ones are in some regimes. I consider the value of the contribution rather
on the theory side.
*** Theory The most important novel
contribution in my opinion is the explicit running time analysis of
O(k'^2dk/ε^2), for k'^2 being the sum of the squared ranks of the
iterates. Furthermore, the interpretation of both the new algorithm
and (Warmuth & Kuzmin, 2008) as convex online methods on (3.2) is
definitely valuable.
*** Experiments The performed experiments
seem relatively convincing. The proposed algorithm is practically not
better than the incremental one by (Arora et al., 2012), but has stronger
theoretical guarantees, which I think is important. Questions: a)
Apparently the important comparison on the running time was not on the
real implementations, but only stating the theoretical time bounds of
\sum_s (k'_s )^2. What is the reason for this, what is the deviation
of the different methods from this time, and how does the real running
time look like?
b) Also, in practice one is usually allowed a few
passes over the data (vs. just one). It would be important to comment
about the simpler approach of just running the methods for k=1, and then
continue with the residuals and do the next pass. Are there any new
insights as compared to the existing work in this setting?
c) Why
do the k=1 results look so different in Figure 1 as compared to Figure 2?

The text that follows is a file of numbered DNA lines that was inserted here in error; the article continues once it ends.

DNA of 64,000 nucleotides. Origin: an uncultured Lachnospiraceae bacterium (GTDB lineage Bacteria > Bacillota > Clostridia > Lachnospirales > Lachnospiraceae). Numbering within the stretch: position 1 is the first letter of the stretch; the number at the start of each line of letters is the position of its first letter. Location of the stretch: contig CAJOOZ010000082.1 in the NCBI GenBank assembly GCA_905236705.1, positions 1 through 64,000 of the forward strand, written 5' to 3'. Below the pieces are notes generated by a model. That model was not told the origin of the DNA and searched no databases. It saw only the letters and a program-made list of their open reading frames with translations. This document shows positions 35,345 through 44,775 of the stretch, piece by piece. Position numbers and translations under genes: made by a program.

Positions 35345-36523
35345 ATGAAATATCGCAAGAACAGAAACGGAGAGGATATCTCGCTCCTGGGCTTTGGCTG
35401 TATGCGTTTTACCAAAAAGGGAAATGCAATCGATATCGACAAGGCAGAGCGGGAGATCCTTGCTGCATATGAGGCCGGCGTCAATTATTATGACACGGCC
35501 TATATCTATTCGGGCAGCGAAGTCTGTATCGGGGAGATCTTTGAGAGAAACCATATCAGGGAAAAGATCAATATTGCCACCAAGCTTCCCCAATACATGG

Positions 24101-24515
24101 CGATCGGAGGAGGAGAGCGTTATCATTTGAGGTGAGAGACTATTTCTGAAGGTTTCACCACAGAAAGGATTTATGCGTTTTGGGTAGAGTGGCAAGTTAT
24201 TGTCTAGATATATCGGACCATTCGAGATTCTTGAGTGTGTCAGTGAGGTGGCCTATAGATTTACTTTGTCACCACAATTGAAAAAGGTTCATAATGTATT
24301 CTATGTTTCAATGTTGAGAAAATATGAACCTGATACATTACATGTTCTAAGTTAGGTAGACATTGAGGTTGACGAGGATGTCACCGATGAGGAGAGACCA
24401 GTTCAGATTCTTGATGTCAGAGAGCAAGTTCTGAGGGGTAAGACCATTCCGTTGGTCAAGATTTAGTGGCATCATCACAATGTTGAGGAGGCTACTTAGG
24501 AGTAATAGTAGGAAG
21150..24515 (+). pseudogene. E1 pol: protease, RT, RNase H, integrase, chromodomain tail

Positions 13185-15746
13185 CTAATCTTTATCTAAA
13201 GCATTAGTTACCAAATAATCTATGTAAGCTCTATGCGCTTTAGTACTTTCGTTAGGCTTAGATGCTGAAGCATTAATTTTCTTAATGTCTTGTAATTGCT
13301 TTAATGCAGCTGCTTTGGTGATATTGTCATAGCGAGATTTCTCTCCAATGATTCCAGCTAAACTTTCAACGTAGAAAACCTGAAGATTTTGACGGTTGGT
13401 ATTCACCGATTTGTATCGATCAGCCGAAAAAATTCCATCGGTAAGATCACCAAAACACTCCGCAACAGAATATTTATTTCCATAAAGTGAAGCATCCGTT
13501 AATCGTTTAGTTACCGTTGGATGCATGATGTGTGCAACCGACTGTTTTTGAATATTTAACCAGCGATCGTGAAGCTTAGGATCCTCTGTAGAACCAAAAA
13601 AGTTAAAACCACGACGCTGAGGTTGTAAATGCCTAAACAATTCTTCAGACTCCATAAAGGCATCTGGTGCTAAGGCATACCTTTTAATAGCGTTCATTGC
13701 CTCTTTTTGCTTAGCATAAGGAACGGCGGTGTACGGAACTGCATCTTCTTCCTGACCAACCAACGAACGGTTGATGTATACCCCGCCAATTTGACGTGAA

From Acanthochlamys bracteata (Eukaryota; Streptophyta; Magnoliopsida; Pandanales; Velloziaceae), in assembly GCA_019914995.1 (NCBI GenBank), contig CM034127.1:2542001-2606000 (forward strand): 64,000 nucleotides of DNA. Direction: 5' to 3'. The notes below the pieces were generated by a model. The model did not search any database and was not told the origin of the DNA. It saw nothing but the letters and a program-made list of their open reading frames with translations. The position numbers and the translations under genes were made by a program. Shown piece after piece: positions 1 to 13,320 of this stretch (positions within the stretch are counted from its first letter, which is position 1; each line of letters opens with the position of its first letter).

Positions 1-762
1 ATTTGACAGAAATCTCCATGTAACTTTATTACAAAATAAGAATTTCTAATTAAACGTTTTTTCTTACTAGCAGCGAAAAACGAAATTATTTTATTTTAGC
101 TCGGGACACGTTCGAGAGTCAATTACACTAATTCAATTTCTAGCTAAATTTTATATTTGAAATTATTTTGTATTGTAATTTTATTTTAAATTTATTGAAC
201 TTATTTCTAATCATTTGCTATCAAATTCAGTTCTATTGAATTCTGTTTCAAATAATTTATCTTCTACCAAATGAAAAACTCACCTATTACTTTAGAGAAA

* The clarity of the writeup could be improved, many parts are
very dense currently due to the page constraints.
*** Minor issues
Lemma 3.1: If only existence is needed, then Caratheodory alone
already gives us the result, right? (need to state what the true dimension
is though) l068: "senseless" is a bit strong when thinking that the
iteration complexity is the same and as it is later shown that it's online
mirror descent l075: _C_apped l137: Algorithm 4.1 is their algo
4 ? mention that (2.1) is nonconvex when it's defined explain
why it becomes the power method in a special case l317: constraint
k<=K "inactive": more precisely, also for k=K?
*** Update:
I considered the author feedback, and hope the authors will implement
the discussed issues in the final version Q2: Please
summarize your review in 12 sentences
The paper proposes a new onlinetype method for PCA,
or more precisely for finding the best kdimensional subspace maximizing
the variance with the true test distribution (as opposed to classical PCA
on the training sample). Submitted by
Assigned_Reviewer_9
Q1: Comments to author(s).